The discipline of housekeeping
The literature on the topic of 5S generally emphasizes this aspect.
It becomes obvious if we study the first 3 S’s, in the context of a production workshop:
- 1S: sort through all the tools, materials, etc.; dispose of those that are not really necessary.
- 2S: set tools, materials, tables, etc. in order; think of rules that make sense; have “a place for everything”.
- 3S: shine (clean regularly) and inspect for compliance to the rules decided in 2S – make sure “everything is in its place”.
(4S and 5S are about ensuring that it becomes an established system and that people keep working at it daily. Actually, if you get 1S, 2S, and 3S done right and you can go through that cycle every few months, you have won the battle… As long as management doesn’t take its eyes off that ball!)
Succession of 1S-2S-3S cycles as continual improvement
What are the benefits of a 5S program?
There is a reason why every lean manufacturing consultant swears by the power of 5S:
- Extending the lifetime of equipment – noticing and fixing/replacing frayed cables, oil leaks, damaged hoses, etc.
- Better quality through a cleaner environment (try to sew white garments in a filthy environment, for example), better maintained equipment, and more easily noticeable defects.
- Better safety and ergonomics through smarter placement of tools and materials, elimination of tripping hazards, removal of fire hazards, etc.
- Higher productivity through reduction of time to find the right tools and materials, a well thought-out layout, elimination of ergonomic issues, etc.
- Freed up space – through removal of unnecessary items and better shelving of materials – a clear benefit is that point-of-use inventory can be put in place.
However, we have seen two widespread issues with 5S.
- First, the people have to believe in it, and management has to do a big push. If other urgencies always take precedence, a 5s plan won’t go anywhere.
- The “religion” of 5S in certain companies clearly went too far. We often see this in international groups that apply the same rules in all their work sites (not only in China but also in the US, in Europe, etc.). Specifying where a computer display should be placed at all time on a desk is not a response to an issue. It is NOT what 5S is really about. Which brings us to the second, deeper aspect of 5S.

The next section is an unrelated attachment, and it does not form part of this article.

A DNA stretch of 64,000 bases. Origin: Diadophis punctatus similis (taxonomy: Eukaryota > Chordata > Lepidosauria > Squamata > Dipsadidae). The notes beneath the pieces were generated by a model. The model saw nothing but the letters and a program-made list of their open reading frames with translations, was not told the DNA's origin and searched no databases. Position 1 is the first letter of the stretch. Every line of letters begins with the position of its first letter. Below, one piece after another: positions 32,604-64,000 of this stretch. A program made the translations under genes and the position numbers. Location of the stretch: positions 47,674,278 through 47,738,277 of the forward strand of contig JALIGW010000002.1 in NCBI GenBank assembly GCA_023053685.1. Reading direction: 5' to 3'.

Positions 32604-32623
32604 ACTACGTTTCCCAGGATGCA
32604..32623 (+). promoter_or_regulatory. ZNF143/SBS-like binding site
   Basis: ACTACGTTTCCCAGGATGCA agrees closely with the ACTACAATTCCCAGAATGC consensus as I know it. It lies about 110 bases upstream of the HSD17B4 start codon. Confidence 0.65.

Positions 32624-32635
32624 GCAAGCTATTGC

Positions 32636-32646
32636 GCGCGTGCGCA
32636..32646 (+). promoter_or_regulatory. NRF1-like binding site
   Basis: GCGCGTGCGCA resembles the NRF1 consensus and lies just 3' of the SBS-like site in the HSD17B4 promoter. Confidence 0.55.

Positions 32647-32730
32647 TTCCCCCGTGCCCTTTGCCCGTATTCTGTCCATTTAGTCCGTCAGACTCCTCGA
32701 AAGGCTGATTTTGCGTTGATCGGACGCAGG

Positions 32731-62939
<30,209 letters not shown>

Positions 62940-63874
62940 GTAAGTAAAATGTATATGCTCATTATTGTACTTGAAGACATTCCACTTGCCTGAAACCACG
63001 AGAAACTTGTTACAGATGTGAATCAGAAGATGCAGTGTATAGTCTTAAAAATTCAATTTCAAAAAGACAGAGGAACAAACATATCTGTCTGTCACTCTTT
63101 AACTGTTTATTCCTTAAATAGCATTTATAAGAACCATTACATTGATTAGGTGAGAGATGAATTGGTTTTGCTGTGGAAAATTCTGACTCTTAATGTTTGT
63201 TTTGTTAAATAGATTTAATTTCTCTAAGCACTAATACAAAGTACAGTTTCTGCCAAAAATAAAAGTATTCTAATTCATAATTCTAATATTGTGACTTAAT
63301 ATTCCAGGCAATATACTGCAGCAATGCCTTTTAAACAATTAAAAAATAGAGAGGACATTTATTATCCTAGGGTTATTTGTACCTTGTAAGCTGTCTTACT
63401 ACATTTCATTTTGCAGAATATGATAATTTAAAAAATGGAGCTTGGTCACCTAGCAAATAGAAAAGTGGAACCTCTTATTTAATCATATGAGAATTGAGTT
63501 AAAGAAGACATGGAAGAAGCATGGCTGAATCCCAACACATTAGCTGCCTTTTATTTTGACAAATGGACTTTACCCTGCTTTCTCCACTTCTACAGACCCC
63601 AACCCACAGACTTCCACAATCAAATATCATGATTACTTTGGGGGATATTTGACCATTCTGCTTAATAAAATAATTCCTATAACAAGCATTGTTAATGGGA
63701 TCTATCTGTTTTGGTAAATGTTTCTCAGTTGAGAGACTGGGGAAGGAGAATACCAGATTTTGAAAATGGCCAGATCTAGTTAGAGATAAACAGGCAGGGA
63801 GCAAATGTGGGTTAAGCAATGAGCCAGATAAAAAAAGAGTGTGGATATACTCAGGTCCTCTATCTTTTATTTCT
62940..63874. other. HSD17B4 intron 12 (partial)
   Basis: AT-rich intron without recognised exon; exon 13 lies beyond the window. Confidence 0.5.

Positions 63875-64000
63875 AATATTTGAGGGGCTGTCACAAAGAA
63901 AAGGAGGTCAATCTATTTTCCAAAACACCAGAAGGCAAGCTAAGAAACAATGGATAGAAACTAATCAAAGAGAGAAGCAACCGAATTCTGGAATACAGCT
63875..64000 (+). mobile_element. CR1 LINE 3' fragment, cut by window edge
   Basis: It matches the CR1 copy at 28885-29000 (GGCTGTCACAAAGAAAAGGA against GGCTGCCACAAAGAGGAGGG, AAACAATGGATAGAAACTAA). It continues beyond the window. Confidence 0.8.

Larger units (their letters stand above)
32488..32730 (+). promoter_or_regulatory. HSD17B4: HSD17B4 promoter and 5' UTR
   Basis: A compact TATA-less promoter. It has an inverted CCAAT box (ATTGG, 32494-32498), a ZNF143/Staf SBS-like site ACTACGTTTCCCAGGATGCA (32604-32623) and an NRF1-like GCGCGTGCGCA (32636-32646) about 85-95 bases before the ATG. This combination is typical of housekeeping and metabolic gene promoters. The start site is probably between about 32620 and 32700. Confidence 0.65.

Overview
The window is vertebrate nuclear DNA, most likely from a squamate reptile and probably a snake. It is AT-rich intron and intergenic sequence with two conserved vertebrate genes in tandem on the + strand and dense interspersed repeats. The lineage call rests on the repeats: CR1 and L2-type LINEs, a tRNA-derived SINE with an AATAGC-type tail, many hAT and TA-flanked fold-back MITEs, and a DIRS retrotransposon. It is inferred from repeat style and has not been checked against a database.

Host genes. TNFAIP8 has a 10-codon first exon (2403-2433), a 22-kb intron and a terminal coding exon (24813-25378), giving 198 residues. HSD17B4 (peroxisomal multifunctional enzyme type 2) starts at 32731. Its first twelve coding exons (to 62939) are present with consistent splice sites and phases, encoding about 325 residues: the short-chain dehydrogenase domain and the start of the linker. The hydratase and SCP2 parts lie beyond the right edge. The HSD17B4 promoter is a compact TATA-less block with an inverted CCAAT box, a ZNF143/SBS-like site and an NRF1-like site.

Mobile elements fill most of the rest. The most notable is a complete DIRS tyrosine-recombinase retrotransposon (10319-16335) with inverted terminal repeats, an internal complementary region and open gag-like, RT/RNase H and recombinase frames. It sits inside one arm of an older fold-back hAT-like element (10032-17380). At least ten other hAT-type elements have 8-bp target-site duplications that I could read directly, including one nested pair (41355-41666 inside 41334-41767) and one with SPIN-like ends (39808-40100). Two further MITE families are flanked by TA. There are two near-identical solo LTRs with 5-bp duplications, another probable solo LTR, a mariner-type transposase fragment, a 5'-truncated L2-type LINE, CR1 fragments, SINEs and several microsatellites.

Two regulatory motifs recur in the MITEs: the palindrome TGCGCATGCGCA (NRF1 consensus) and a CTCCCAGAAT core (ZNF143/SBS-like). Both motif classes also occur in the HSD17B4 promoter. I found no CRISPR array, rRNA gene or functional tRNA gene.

Questioning the status quo: real 5S
David Collins, our COO, often says that “a factory might be all messed up but doing good 5S”. How is that possible?
Well, 5S is a process. It is not an end goal. And it is a counter-measure to solve issues (for example productivity and maintenance issues) which might be different from one cycle to the next.
A factory might have done a nice job organizing, making space, and keeping its environment clean. But they might realize that the process layout is preventing them from reaching higher productivity. So they might “break” the rules they have set, make a big mess, try and refine a new layout, and then stabilize things by setting new rules.
Yes, the workshop might look like a mess for 3 months. And yet this is excellent 5S at work.
How to launch 5S in a Chinese factory?
The following approach generally works fine, if the factory’s management has sufficient influence over the staff to get the five S program running. Expect some resistance and be ready to push people!
- Study the factory’s issues, in light of their objectives;
- Determine if 5S will help get closer to their objectives;
- Set up a committee;
- Explain to that committee, and to the first team(s) who will apply 5S, how 5S will help fix some of their issues;
- Training for production leaders and then for production operators that are part of the first team(s); the trainer should expect to be challenged and should respond firmly!
- Implementation of a first cycle, with close supervision and coaching;
- Rewards and recognition;
- Next round starts. Remember, it is a process, not an end state.